Imagine being the parent of a child who has special needs. This child can’t walk like the other kids. He can’t run. Writing is very difficult for him. Speaking is difficult for him (hard to believe if you have spent time with him). He has vision issues. Every task for him is difficult to achieve, but he does it. Everything he does takes much longer than it does for a child without special needs; his life would be easier if we did these things for him, but it wouldn’t be beneficial for him. This is a child who could have had reduced assignments given to him in school, but he refused that accommodation as an elementary school age child.
Now imagine being the parent of this child as you sit in a school meeting trying to make sure he is receiving his “free and appropriate education” which is mandated by law. [You haven’t experienced fun until you have had to sit through IEP meetings (sarcasm button).] Imagine that you ask for some basic accommodations to try to level the educational field in which your child is expected to play and you are told by a school employee or someone from the state that the accommodation you are asking for “wouldn't be fair to the other kids.” What?????
You are seriously telling me that asking for my child to have accommodations put in place to access his education won’t be fair to the other kids. We aren’t asking for anyone to do his work. We aren’t asking for him to be excused from work or tests. We have already established that he wants to do the same work as the other kids. We are asking for tools to be put in place for him to do the work and prove that he can do the work.
S’s second grade class took timed math facts tests. They had to solve 100 facts correctly in 5 minutes in order to move to the next level. There was a big bulletin board in the room showing their progression, and it was a BIG deal to have your name moved up to the next level. They took these tests on Wednesday afternoons.
Because of S’s CP, his fine motor skills are impacted, and he has functional handwriting which doesn't include writing for a timed test. He had an aide who came in to write for him during these timed tests. While the other kids had to write for themselves during the 5 minutes, S had to tell this adult the answers and wait for her to write them during this same time. If the kids missed any, they had to repeat the same facts the next week. Getting 99 facts right in 5 minutes was not acceptable!
There were a couple of weeks that this aide was unable to come into the class during this time; therefore, S was expected to write for himself during the timed math test. There was no way he was going to pass because he can’t write fast enough to complete 100 problems in 5 minutes. We asked the teacher if he could have a little more time during tests where he was expected to write for himself, so he could have the satisfaction of passing without anyone writing for him. “That wouldn’t be fair to the other kids.” Are you kidding me????? Forget the fact that he has an IEP that states he gets additional time on work and tests.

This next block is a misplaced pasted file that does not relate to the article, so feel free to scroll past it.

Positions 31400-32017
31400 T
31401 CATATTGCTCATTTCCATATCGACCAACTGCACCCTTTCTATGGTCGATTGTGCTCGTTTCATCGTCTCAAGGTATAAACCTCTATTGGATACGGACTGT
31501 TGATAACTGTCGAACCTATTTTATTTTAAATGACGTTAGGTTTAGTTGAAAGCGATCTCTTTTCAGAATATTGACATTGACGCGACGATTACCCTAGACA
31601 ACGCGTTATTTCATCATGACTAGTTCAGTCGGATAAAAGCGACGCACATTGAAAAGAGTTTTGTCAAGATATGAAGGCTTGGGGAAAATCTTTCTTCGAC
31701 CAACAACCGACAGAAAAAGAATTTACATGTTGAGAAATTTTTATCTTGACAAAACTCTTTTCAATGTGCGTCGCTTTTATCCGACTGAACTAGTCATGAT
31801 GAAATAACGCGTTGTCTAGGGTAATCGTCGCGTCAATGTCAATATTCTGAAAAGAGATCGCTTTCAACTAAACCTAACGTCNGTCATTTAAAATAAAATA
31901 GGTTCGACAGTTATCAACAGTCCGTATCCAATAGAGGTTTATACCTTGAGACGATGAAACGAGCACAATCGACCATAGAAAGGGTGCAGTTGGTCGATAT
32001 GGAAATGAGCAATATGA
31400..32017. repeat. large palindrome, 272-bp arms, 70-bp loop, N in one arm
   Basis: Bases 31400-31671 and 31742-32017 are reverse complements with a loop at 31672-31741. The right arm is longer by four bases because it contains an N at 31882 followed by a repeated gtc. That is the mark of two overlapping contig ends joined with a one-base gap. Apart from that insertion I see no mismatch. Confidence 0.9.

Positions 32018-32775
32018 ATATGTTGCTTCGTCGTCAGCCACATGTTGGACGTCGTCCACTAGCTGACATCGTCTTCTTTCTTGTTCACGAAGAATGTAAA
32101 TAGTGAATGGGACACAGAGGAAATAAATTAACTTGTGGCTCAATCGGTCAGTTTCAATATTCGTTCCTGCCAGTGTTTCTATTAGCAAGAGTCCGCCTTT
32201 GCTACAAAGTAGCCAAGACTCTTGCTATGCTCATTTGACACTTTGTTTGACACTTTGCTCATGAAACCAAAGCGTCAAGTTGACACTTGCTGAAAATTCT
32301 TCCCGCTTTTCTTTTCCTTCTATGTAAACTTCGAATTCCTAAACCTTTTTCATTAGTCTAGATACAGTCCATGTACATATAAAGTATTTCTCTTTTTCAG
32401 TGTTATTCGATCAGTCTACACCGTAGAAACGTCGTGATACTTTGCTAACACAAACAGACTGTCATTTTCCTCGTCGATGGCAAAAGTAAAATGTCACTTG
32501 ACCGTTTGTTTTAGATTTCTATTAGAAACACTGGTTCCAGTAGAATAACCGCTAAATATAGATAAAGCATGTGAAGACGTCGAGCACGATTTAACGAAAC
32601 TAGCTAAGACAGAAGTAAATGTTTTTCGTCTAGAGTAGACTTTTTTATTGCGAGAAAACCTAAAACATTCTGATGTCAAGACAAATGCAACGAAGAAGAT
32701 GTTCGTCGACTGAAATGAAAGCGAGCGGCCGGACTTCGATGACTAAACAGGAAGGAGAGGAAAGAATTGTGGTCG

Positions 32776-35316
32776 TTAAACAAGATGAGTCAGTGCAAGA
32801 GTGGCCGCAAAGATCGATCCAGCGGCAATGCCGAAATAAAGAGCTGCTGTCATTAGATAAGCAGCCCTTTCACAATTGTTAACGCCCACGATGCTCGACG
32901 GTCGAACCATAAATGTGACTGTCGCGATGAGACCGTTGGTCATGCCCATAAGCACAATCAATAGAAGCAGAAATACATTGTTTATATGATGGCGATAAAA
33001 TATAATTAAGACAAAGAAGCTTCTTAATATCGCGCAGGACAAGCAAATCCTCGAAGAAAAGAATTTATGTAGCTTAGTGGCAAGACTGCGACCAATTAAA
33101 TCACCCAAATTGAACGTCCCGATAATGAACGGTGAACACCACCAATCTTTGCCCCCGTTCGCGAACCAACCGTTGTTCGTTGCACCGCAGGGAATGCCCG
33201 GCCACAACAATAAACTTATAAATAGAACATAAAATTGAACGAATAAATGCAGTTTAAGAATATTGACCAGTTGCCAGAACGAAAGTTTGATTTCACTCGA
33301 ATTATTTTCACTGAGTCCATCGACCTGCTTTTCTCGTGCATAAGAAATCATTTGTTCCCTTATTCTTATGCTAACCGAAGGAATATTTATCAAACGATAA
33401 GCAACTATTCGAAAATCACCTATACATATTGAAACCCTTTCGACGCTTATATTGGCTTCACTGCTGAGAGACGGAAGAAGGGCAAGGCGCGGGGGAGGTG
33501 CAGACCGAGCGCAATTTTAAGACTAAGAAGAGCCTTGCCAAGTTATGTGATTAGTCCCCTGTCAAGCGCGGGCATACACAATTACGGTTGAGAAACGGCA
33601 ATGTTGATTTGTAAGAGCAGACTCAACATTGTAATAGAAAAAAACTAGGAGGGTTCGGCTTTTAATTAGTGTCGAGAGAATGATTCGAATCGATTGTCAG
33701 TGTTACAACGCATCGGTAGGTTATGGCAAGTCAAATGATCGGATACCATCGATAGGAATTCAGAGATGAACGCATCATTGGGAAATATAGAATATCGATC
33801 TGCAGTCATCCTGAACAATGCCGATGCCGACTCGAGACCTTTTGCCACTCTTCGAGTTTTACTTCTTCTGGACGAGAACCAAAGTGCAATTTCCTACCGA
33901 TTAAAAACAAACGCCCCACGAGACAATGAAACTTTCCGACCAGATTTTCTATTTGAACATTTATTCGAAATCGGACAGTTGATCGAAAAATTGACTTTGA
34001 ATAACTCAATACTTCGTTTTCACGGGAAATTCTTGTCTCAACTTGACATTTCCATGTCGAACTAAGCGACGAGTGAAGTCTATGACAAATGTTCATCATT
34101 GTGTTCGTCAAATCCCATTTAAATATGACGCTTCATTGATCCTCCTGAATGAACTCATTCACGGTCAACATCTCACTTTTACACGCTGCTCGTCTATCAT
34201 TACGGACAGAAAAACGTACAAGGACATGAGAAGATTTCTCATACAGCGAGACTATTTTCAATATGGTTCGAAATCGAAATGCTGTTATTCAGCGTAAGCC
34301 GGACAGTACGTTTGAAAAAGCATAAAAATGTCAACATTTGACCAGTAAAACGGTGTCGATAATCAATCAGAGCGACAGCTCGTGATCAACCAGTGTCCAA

Because S has fine motor issues, writing is extremely difficult for him (see above). To solve math problems, we used graph paper with large squares. We would write the problems out so they were lined up, and he could solve them independently. This was how he did math.
We asked for him to use graph paper on his Math SOL (standardized test). We had to submit the graph paper we wanted him to use. We also submitted two math samples for S: 1. One using the graph paper where the problem was solved correctly because his numbers were lined up. 2. One using regular paper where the problem was solved incorrectly because his numbers were all over the place.
The state of Virginia told us that "it wouldn’t be fair to the other kids" because it was homemade graph paper and not store bought.
Kudos to our principal for being brave enough to tell me that piece of information face to face. Kudos to me for not completely losing it in the school hallway. I asked the principal if the state was testing math skills or writing skills. I told the principal that “those people” need to come and spend one day in school with S to see what it is like for him to get through a school day. I also asked the school if they could make the graph paper so it wouldn’t be homemade. The reason we had to make it is he can’t write small enough for the graph paper sold in the stores. If he could write that small, we wouldn’t need it.
Due to the level of his needs, S requires a number of accommodations to level his playing field. It was extremely frustrating his fifth grade year as we went back and forth with the state trying to get his accommodations in place for the SOL testing that they require. I remember telling our principal at the time, “We can’t possibly be the first people in the whole state to ever ask for these accommodations.” His response, “You might very well be.” He told me that most kids who have required the quantity of accommodations that S does typically don’t have the cognitive functioning that S does. (http://onthecouchwithchocolate.blogspot.com/2014/07/tell-us-little-about-your-son.html)
S is very aware of the challenges his special needs bring to his life. He also knows he is entitled to accommodations by law. He isn’t asking for an easy way out. He is looking for ways to level the playing field for himself so he can be educated and become part of the work force. The paralympics finds ways to level the playing field for their athletes. You think society would realize that’s all we want for our son instead of telling us “it’s not fair”.
Is it any wonder I need time on the couch with chocolate (and wine)?